• Exchange Traded Funds (ETFs). ETFs are just like mutual funds, except, they can be traded openly on the exchange just like stocks. This makes them extremely attractive because you can buy any ETF on virtually any trading platform. I use Fidelity for nearly everything and I regularly purchase the Vanguard Total Stock Market Index Fund (VTI) within this account.

After reading this, you probably have some more clarity on how these things co-mingle. For example, if you are investing in VTI within your Roth IRA, you would say something like “I buy VTI in my Roth IRA “. See how simple that is?

If you were to say “I opened a compound interest account at Bob’s Life Insurance company, where I routinely purchase whole life insurance. He said I can borrow against this money, but not for 5 years because I’m in the early periods. Once I’m done, I can get paid 2-3% for a decade, then I can covert…” Yeah, I think you get it. This is overly complicated and confusing. What we recommend here at Wealthy Idiots is simple. Very, very simple. As it should be.

What accounts to open and how

Now that you understand the general mechanics of this, we’ll talk about getting started with your first dollar!

  1. 401(k) – up to the match. Most employers either offer or are beginning to offer 401k plans. If this is available, invest up to the match immediately. The vendor/company will be determined by your employer.
  2. Roth IRA. Investors should open this as soon as allowable. You need “earned income” to contribute, but once you satisfy that, you can contribute up to that amount or $6k per year, whichever is less. The Roth IRA is the bedrock of retirement accounts and grows tax-free for life.
  3. 401(k) to the max. Once the Roth IRA maximum contribution is reached, I would revert back to the 401k until the IRS limit ($20,500) is reached on it.
  4. Taxable brokerage account. This can be opened at Vanguard, Fidelity, or Schwab, and has no limit at all. This account has no restrictions, but your earnings (capital gains) will be taxable, and you may have some small taxes on dividend distributions as well.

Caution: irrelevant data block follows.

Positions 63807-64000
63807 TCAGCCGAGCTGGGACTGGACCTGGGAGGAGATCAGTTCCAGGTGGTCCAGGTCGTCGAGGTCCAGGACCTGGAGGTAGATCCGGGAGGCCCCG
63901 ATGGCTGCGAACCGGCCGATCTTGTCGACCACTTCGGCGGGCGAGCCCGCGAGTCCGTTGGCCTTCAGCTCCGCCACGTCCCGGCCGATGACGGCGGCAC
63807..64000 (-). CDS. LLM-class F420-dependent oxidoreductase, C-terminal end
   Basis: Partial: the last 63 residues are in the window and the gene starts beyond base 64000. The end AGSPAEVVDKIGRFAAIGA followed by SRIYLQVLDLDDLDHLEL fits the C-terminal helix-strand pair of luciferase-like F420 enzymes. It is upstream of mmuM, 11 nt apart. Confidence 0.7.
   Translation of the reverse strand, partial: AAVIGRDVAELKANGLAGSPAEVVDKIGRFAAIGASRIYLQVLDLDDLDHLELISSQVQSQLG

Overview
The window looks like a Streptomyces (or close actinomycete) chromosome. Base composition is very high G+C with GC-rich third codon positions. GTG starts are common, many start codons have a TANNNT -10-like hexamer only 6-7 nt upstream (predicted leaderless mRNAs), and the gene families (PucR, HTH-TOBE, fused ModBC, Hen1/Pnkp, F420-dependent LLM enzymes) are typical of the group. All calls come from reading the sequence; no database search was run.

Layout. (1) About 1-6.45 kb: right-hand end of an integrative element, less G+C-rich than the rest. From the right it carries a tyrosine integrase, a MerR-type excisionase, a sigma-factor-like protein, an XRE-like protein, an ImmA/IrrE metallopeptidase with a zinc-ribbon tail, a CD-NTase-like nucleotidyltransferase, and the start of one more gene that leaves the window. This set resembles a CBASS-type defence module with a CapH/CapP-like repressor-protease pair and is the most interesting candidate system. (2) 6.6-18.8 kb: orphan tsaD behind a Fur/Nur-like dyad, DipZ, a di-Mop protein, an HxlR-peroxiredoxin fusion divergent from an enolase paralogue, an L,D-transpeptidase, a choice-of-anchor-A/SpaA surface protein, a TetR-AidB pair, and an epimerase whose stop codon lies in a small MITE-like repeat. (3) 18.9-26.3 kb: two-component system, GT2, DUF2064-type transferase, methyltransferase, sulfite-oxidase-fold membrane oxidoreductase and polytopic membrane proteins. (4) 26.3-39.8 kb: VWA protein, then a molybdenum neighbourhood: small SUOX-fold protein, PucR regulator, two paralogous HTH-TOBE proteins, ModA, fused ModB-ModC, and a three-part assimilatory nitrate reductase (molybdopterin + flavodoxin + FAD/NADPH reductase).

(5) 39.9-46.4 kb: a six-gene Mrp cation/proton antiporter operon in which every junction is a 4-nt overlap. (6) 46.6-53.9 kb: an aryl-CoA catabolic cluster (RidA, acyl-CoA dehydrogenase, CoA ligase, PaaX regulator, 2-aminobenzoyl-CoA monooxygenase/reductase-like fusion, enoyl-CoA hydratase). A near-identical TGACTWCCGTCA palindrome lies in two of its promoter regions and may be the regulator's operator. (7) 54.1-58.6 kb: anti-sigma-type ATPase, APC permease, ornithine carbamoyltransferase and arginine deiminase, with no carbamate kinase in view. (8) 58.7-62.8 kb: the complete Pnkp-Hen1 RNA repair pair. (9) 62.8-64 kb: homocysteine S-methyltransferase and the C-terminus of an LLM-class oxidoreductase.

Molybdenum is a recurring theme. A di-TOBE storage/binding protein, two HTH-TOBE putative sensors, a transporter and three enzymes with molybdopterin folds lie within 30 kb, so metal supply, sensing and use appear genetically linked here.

Note – I did not include HSA accounts in this list, but they should definitely be used if available. They would fall before ‘step 3’, ideally.

If you are able to maximize your Roth IRA and 401k, you’ll be investing a minimum of $26,500 per year. This is a ton of money that will have a lot of long-term growth potential.

The results

It’s worth mentioning how far $26,500 per year can go. If you started at 22 and plan on working until 60, check out the results!

You read that right… after 38 years at 10% average growth, you would have $9.6M. Not a bad run, eh? Starting early is the greatest advantage in investing, and there really is no replacement for it. Get started today, and be wealthy tomorrow!

Author

  • D.C. joined the Marine Corps right out of high school. When he left active duty after 5 years of service, he quickly earned a bachelors degree and an MBA. He got his first private sector job at a modest salary and quickly worked his way up through promotions. Once he started making decent money ($38k at the time), he quickly realized he needed to learn how to save for his future. After nearly ten years of research and application, he wants to share his knowledge and financial best practices so more people can become Wealthy Idiots!